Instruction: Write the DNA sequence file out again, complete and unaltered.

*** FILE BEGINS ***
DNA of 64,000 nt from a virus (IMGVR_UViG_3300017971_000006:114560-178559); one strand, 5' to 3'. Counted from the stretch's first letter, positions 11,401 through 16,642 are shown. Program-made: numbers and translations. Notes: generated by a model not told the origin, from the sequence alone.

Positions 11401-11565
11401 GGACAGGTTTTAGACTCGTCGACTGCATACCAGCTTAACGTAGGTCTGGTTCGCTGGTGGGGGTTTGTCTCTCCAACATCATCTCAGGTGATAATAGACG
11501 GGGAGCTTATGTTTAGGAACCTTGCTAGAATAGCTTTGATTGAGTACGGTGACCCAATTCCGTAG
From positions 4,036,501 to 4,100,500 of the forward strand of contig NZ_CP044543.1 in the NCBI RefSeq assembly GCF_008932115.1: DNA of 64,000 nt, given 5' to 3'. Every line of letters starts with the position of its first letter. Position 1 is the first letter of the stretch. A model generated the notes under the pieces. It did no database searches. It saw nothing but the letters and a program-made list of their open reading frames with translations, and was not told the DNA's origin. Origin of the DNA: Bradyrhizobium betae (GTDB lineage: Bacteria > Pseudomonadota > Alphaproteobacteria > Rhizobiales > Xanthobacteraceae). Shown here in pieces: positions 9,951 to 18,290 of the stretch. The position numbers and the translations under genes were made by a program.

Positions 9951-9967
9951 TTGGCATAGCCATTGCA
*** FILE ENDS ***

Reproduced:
DNA of 64,000 nt from a virus (IMGVR_UViG_3300017971_000006:114560-178559); one strand, 5' to 3'. Counted from the stretch's first letter, positions 11,401 through 16,642 are shown. Program-made: numbers and translations. Notes: generated by a model not told the origin, from the sequence alone.

Positions 11401-11565
11401 GGACAGGTTTTAGACTCGTCGACTGCATACCAGCTTAACGTAGGTCTGGTTCGCTGGTGGGGGTTTGTCTCTCCAACATCATCTCAGGTGATAATAGACG
11501 GGGAGCTTATGTTTAGGAACCTTGCTAGAATAGCTTTGATTGAGTACGGTGACCCAATTCCGTAG
From positions 4,036,501 to 4,100,500 of the forward strand of contig NZ_CP044543.1 in the NCBI RefSeq assembly GCF_008932115.1: DNA of 64,000 nt, given 5' to 3'. Every line of letters starts with the position of its first letter. Position 1 is the first letter of the stretch. A model generated the notes under the pieces. It did no database searches. It saw nothing but the letters and a program-made list of their open reading frames with translations, and was not told the DNA's origin. Origin of the DNA: Bradyrhizobium betae (GTDB lineage: Bacteria > Pseudomonadota > Alphaproteobacteria > Rhizobiales > Xanthobacteraceae). Shown here in pieces: positions 9,951 to 18,290 of the stretch. The position numbers and the translations under genes were made by a program.

Positions 9951-9967
9951 TTGGCATAGCCATTGCA